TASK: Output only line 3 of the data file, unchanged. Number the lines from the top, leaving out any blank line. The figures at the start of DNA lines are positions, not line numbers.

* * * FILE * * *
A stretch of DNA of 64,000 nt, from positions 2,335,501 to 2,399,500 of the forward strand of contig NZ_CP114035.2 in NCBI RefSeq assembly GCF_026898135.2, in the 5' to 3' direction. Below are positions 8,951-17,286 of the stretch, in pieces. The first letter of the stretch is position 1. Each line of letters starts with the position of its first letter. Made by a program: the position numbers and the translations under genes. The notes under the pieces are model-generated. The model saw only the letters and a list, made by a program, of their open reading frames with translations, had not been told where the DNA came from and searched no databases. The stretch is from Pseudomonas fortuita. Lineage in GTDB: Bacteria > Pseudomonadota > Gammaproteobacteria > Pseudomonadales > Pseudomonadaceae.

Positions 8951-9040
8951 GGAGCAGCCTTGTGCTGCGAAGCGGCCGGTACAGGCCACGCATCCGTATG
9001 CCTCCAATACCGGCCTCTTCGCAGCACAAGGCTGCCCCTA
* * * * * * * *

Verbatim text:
8951 GGAGCAGCCTTGTGCTGCGAAGCGGCCGGTACAGGCCACGCATCCGTATG